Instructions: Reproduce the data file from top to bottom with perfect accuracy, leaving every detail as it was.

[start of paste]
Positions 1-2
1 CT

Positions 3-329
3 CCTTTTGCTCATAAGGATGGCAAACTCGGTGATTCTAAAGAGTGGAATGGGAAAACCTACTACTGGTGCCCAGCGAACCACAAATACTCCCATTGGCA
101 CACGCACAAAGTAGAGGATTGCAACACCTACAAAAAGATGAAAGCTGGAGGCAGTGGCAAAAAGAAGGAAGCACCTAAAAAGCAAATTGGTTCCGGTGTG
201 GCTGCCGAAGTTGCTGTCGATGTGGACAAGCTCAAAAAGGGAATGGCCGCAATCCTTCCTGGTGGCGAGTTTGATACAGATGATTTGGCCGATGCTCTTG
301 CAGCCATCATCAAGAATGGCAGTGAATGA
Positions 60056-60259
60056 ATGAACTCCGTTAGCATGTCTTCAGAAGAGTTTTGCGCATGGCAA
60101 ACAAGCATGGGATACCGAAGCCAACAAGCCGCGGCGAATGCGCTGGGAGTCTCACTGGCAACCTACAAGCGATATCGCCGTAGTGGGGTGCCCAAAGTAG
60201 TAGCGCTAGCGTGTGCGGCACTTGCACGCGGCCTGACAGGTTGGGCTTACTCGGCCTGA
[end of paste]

Positions 1-2
1 CT

Positions 3-329
3 CCTTTTGCTCATAAGGATGGCAAACTCGGTGATTCTAAAGAGTGGAATGGGAAAACCTACTACTGGTGCCCAGCGAACCACAAATACTCCCATTGGCA
101 CACGCACAAAGTAGAGGATTGCAACACCTACAAAAAGATGAAAGCTGGAGGCAGTGGCAAAAAGAAGGAAGCACCTAAAAAGCAAATTGGTTCCGGTGTG
201 GCTGCCGAAGTTGCTGTCGATGTGGACAAGCTCAAAAAGGGAATGGCCGCAATCCTTCCTGGTGGCGAGTTTGATACAGATGATTTGGCCGATGCTCTTG
301 CAGCCATCATCAAGAATGGCAGTGAATGA
Positions 60056-60259
60056 ATGAACTCCGTTAGCATGTCTTCAGAAGAGTTTTGCGCATGGCAA
60101 ACAAGCATGGGATACCGAAGCCAACAAGCCGCGGCGAATGCGCTGGGAGTCTCACTGGCAACCTACAAGCGATATCGCCGTAGTGGGGTGCCCAAAGTAG
60201 TAGCGCTAGCGTGTGCGGCACTTGCACGCGGCCTGACAGGTTGGGCTTACTCGGCCTGA